Performance of water treatment systems for PFAS removal
Report no. 5/21: Per- and polyfluoroalkyl substances (PFAS) are a group of widely used man-made organic chemical substances. They contain alkyl groups on which all or many of the hydrogen atoms have been replaced with fluorine. As such, they contain at least one perfluoroalkyl moiety, –(CF2)n–. PFAS have been used because of their particular physicochemical properties: most are stable at high temperatures, recalcitrant to chemical oxidation and biological degradation (i.e., persistent), and act as a surfactant. Although beyond the scope of this report, as reported by the Australian Ministry of Defense6, among others these properties mean there are a wide variety of PFAS-containing materials (e.g stain- resistant fabrics, nonstick cookware, polishes, personal care products, and fire-fighting foams), or materials where PFAS is used in the process (e.g. Mist suppression in metal plating or photography). Many such substances may also be bio-accumulative and toxic. In this study several treatment technologies for PFAS removal were tested in the laboratory on both groundwater containing PFAS, and firefighting wastewater obtained from a firefighting training site where firefighting foam was applied. The treatment technologies assessed were performance of sorbents, coagulation/flocculation, nanofiltration, foam- and ozo fractionation technologies. In all cases the PFAS removal effectiveness was evaluated. This report provides:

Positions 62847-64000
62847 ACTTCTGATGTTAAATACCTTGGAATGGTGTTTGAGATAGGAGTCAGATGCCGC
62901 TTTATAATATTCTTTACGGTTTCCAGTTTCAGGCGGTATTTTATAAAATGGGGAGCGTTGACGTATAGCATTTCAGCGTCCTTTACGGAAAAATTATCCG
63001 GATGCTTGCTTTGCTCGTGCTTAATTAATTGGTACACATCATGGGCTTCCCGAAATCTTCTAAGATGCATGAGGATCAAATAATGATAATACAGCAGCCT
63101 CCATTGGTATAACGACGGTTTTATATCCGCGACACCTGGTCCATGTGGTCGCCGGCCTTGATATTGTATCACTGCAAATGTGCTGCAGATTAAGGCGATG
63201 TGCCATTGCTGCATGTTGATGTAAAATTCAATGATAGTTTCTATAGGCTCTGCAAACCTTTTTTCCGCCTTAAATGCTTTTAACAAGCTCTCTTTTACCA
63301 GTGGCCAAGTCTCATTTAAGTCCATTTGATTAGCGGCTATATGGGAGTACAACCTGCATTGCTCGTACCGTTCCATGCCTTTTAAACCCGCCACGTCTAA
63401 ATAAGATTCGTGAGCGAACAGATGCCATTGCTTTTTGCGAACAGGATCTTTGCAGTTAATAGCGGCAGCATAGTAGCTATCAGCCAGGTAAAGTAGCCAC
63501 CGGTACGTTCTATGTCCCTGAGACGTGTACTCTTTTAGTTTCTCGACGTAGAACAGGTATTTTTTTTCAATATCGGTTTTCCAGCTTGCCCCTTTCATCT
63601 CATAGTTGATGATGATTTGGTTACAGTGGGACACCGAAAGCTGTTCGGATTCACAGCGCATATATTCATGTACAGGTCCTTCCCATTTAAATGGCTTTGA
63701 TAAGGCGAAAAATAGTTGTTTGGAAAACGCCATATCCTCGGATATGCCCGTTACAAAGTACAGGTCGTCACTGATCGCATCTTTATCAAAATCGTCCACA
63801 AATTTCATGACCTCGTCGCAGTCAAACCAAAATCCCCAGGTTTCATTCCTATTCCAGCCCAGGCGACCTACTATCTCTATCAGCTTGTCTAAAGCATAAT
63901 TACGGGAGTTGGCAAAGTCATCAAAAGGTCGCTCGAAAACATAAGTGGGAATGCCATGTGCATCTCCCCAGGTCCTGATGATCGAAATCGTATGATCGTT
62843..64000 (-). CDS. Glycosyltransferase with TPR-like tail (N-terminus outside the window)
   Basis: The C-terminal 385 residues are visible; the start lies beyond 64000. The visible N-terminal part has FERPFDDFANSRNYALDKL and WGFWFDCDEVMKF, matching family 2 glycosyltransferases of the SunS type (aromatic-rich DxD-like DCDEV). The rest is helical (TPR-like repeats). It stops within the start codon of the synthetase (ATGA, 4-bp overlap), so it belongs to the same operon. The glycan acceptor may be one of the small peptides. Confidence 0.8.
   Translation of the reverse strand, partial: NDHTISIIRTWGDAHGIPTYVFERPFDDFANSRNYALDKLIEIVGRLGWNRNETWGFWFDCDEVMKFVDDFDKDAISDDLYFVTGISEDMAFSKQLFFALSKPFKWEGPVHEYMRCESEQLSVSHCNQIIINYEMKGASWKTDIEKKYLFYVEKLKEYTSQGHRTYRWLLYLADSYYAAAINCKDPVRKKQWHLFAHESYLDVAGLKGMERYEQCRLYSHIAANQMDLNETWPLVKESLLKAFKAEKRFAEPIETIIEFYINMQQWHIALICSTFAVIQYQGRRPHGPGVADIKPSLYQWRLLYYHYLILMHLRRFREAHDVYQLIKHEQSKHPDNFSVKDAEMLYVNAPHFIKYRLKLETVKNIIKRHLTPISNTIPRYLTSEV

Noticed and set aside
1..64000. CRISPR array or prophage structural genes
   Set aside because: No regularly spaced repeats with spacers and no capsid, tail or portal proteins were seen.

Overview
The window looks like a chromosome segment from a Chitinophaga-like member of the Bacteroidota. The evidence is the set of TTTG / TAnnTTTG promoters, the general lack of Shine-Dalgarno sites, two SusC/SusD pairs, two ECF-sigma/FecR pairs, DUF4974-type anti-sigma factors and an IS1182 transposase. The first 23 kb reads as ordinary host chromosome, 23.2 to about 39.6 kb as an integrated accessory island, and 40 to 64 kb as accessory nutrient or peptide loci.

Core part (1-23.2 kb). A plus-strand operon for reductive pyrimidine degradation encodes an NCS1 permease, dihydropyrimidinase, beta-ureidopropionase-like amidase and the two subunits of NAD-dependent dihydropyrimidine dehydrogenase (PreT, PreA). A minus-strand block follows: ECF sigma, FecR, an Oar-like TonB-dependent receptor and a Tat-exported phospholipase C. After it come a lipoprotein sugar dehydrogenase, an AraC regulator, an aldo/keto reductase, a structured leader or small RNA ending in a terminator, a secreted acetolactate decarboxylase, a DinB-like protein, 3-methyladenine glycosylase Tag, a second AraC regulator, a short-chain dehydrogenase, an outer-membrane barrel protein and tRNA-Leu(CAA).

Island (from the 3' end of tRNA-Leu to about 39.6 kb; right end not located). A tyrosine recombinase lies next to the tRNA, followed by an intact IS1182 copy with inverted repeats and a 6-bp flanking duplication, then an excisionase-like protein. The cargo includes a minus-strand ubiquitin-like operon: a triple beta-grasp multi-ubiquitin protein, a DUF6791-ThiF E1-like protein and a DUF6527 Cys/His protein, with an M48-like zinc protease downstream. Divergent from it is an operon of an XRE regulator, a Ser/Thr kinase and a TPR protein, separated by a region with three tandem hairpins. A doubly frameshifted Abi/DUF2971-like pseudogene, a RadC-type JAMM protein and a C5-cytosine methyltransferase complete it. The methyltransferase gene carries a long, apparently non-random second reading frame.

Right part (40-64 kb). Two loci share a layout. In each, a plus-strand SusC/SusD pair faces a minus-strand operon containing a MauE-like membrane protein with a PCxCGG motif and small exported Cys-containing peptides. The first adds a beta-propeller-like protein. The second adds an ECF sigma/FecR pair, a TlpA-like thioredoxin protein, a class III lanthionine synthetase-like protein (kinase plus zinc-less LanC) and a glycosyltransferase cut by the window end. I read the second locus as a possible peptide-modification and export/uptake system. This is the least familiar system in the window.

- Criteria and background information to select potential treatment technologies.
- Results of these performance tests of water treatment technologies for PFAS removal.
- Practicalities such as availability of the technology and experimental feasibility which are included in the evaluation.
- Recommendations for selection of treatment technologies for PFAS removal in practice for impacted groundwater and firefighting wastewater.
Experiments showed that all tested sorbents were able to remove PFAS from firefighting wastewater but the required sorbent dosages were in the g/L range. It is therefore concluded that groundwater containing PFAS can be treated with one of the tested sorbents directly, while for firefighting wastewater, which typically has higher PFAS concentrations as well as other contaminants, a treatment train approach is likely to be more efficient. An initial treatment, such as flocculation, nanofiltration or foam- / ozo fractionation that removes bulk PFAS load including co-contaminants followed by a polishing treatment (e.g. sorbents) that further reduces PFAS concentrations to acceptable levels is advised, unless a relative small fixed volume of firefighting wastewater needs to be treated. This study provides a basis for readers of this publication to select, study and apply the best available technologies to mitigate risks associated with PFAS contamination.